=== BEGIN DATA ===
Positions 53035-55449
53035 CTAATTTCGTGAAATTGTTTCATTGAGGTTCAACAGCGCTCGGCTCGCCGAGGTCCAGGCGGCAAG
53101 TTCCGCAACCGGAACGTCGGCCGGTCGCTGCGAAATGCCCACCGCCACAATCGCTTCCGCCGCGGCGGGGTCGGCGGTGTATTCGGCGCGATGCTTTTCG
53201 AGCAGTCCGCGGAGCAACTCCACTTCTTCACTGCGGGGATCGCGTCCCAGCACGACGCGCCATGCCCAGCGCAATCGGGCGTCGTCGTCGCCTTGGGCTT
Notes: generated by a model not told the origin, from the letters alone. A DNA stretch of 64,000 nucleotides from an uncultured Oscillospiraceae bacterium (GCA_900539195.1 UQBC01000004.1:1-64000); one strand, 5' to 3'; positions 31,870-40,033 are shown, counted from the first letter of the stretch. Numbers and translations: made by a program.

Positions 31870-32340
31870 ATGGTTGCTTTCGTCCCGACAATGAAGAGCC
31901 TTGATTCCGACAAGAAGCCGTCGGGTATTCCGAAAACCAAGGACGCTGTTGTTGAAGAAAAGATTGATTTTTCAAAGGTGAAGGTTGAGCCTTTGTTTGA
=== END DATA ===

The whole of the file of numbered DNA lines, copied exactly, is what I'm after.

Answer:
Positions 53035-55449
53035 CTAATTTCGTGAAATTGTTTCATTGAGGTTCAACAGCGCTCGGCTCGCCGAGGTCCAGGCGGCAAG
53101 TTCCGCAACCGGAACGTCGGCCGGTCGCTGCGAAATGCCCACCGCCACAATCGCTTCCGCCGCGGCGGGGTCGGCGGTGTATTCGGCGCGATGCTTTTCG
53201 AGCAGTCCGCGGAGCAACTCCACTTCTTCACTGCGGGGATCGCGTCCCAGCACGACGCGCCATGCCCAGCGCAATCGGGCGTCGTCGTCGCCTTGGGCTT
Notes: generated by a model not told the origin, from the letters alone. A DNA stretch of 64,000 nucleotides from an uncultured Oscillospiraceae bacterium (GCA_900539195.1 UQBC01000004.1:1-64000); one strand, 5' to 3'; positions 31,870-40,033 are shown, counted from the first letter of the stretch. Numbers and translations: made by a program.

Positions 31870-32340
31870 ATGGTTGCTTTCGTCCCGACAATGAAGAGCC
31901 TTGATTCCGACAAGAAGCCGTCGGGTATTCCGAAAACCAAGGACGCTGTTGTTGAAGAAAAGATTGATTTTTCAAAGGTGAAGGTTGAGCCTTTGTTTGA